A couple of times a year, my friend and colleague Julian Murdoch crams his house full of friends, beer, and board games. The moment that I walked in the door, I was yanked into a game of Shadows over Camelot. As I sat down and listened to an explanation of how the game worked, I realized that I was nervous. Not because I had just met twenty near-strangers, with the promise of more, but because I've been a PC strategy gamer all my life. The simpler, more sociable gaming that marked that weekend was outside my comfort zone. I'm glad Julian and our friends helped me get over that, because the future of strategy gaming is a return to what people like me once considered its past.
The ascendance of board games and their design philosophies might be one of the healthiest things that has happened to gaming in a long time, an overdue corrective to a cult of complexity that grew up alongside PC hardware. A platform that initially allowed the joys of hardcore board gaming without the frustrations also served to remove limits on designer's ambitions or grognard's appetites. Writer Bruce Geryk suspects this helped hasten wargaming into near-irrelevance.
"But the biggest obstacle to making simpler computer wargames is that a lot of people don't like simple games, period," he wrote in 2005. "Almost the first thing you'll read on any official forum where a new historical strategy game has been released is someone asking for a patch to simulate some minor detail, without which the poster asserts the game is worthless."
I will cop to being like the people Geryk is describing here. The last board game that I played seriously was Advanced Squad Leader. It shaped my expectations and marked the upper limit of complexity that was feasible with a board game. With games like that as examples, it seemed like the next evolutionary step was to let computers handle all the complexity to make even more detailed, vivid, and realistic games. To gamers like me, all of that added up to better gaming. But as Geryk has pointed out, there is a line that gets crossed between a game and a way of life.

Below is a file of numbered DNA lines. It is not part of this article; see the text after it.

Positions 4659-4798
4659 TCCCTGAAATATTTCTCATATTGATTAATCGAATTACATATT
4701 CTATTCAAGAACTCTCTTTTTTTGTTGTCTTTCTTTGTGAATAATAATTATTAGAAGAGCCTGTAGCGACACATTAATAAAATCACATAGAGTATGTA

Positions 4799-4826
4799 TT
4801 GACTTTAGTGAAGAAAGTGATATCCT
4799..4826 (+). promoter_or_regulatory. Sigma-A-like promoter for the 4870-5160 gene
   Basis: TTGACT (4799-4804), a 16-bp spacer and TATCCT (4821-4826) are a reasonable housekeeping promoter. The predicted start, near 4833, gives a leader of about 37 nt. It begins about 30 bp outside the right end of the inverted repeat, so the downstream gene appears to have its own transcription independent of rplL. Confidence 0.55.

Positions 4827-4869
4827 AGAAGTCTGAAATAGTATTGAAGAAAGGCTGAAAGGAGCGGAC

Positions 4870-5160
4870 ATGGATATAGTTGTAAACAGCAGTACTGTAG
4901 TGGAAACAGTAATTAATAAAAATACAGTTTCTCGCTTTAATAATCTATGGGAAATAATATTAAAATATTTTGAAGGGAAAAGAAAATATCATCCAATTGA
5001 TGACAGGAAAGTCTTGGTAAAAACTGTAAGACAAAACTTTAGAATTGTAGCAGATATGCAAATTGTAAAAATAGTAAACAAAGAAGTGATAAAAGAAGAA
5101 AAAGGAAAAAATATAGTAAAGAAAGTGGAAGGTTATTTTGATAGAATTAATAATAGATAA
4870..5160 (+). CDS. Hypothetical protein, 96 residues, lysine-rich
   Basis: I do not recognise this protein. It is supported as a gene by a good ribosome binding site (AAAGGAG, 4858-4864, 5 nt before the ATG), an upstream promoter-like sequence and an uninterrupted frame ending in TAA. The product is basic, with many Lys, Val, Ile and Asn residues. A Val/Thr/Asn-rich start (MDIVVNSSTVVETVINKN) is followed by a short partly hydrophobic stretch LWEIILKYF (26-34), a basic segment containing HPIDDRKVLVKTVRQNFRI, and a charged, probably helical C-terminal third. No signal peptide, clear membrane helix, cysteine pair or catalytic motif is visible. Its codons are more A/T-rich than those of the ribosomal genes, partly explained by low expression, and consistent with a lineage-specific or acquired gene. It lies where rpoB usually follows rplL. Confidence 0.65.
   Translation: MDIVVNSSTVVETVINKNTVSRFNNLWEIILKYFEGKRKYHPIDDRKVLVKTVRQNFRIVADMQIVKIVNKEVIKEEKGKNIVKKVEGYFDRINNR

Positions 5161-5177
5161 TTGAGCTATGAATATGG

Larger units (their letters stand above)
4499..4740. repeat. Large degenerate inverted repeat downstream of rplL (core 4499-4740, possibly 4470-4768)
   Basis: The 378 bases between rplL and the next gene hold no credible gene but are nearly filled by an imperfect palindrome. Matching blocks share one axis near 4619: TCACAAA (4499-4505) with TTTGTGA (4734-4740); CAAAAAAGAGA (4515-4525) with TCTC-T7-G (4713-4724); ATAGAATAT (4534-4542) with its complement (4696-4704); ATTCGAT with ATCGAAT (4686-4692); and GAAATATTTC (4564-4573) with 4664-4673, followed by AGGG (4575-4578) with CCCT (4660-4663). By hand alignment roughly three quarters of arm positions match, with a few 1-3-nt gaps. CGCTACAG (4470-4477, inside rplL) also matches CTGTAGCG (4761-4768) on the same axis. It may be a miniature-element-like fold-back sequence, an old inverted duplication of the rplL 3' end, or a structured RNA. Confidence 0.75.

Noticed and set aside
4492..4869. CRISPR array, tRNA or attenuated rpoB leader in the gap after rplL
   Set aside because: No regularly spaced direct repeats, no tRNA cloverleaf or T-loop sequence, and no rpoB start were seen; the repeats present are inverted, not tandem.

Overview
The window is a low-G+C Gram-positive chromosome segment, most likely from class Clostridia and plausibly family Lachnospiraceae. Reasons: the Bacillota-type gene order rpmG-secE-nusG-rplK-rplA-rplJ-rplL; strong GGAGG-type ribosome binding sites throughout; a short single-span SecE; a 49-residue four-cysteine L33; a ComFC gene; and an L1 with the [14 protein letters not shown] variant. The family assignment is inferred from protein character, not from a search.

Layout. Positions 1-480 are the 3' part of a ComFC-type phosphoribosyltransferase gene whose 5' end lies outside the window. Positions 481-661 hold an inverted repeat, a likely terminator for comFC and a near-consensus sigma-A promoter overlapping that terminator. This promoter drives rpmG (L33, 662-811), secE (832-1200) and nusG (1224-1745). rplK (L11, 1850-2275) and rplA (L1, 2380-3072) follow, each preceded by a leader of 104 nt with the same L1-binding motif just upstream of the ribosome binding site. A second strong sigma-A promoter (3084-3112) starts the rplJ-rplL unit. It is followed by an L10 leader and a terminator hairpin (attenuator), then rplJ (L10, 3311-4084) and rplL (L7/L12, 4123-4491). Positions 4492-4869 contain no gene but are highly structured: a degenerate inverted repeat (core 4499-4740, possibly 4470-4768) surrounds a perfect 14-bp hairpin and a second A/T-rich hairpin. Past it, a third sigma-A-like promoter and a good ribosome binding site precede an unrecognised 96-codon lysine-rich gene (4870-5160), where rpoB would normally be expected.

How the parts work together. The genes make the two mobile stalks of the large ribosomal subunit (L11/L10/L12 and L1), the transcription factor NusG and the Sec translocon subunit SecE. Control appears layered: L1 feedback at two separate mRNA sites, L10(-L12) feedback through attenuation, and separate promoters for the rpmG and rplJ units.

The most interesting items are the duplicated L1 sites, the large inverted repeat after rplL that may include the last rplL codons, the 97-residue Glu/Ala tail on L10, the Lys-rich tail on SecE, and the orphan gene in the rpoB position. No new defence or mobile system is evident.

"If you're playing a competitive game, you have to account for all this detail in order to have a chance to win," he said. "The problem is that a lot of people don't see computer games as competitive games in the same way they would if they were board games. Instead, they're projects, almost like extended role-playing games that you lose yourself in for hours at a sitting."
At its best, this baroque approach to strategy design has led to brilliant examples of historical simulation like Europa Universalis III. But it's also a philosophy that leads to unfocused orgies of minutiae. It also abandons board gaming's virtues.
"Most board games have a vastly smaller ruleset than your average videogame," EA2D's Soren Johnson says. "The advantage of this is clarity - the player can essentially fit the whole game in his or her head at the same time. Plus, the best board games show that this simplicity does not necessarily preclude strategic depth. And, of course, game designers tend to be avid board gamers as playing a new board game tends to be the quickest way to learn a novel system of game mechanics, as most videogames tend to rehash one another."